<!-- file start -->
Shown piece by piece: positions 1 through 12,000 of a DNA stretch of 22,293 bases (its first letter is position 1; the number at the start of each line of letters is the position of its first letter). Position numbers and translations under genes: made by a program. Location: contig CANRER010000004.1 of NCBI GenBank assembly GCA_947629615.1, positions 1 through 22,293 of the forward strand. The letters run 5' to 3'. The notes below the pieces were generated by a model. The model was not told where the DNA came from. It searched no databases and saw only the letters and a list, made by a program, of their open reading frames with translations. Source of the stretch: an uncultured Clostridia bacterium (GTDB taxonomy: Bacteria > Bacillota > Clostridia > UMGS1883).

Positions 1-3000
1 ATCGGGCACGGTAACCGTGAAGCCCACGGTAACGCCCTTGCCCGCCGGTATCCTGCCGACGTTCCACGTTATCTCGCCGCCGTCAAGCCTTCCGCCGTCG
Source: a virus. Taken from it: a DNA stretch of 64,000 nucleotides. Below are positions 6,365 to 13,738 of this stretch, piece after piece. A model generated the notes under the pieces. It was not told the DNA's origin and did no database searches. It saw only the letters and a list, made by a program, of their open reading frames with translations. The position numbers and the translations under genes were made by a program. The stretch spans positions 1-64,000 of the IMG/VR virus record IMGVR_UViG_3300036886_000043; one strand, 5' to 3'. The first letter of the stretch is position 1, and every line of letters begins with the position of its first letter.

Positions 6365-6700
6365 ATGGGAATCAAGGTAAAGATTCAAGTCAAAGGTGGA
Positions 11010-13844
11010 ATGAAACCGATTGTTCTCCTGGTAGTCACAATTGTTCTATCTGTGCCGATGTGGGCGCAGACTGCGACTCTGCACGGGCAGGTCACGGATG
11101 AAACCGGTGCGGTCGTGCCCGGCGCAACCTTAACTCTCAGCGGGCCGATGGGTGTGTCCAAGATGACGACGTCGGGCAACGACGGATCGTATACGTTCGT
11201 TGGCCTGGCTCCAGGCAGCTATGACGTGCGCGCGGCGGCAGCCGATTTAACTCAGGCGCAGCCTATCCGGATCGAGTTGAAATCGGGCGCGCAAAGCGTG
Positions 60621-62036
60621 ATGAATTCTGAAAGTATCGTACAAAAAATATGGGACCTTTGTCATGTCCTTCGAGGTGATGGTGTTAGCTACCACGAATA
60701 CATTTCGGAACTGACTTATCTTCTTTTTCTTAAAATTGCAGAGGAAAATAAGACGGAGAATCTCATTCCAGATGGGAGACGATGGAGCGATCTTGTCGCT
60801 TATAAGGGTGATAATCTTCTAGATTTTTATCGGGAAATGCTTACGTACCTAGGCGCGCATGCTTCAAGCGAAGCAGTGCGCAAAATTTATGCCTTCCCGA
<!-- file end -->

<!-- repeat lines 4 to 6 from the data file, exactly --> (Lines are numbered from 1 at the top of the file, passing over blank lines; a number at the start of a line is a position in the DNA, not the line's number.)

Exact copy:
Source: a virus. Taken from it: a DNA stretch of 64,000 nucleotides. Below are positions 6,365 to 13,738 of this stretch, piece after piece. A model generated the notes under the pieces. It was not told the DNA's origin and did no database searches. It saw only the letters and a list, made by a program, of their open reading frames with translations. The position numbers and the translations under genes were made by a program. The stretch spans positions 1-64,000 of the IMG/VR virus record IMGVR_UViG_3300036886_000043; one strand, 5' to 3'. The first letter of the stretch is position 1, and every line of letters begins with the position of its first letter.

Positions 6365-6700
6365 ATGGGAATCAAGGTAAAGATTCAAGTCAAAGGTGGA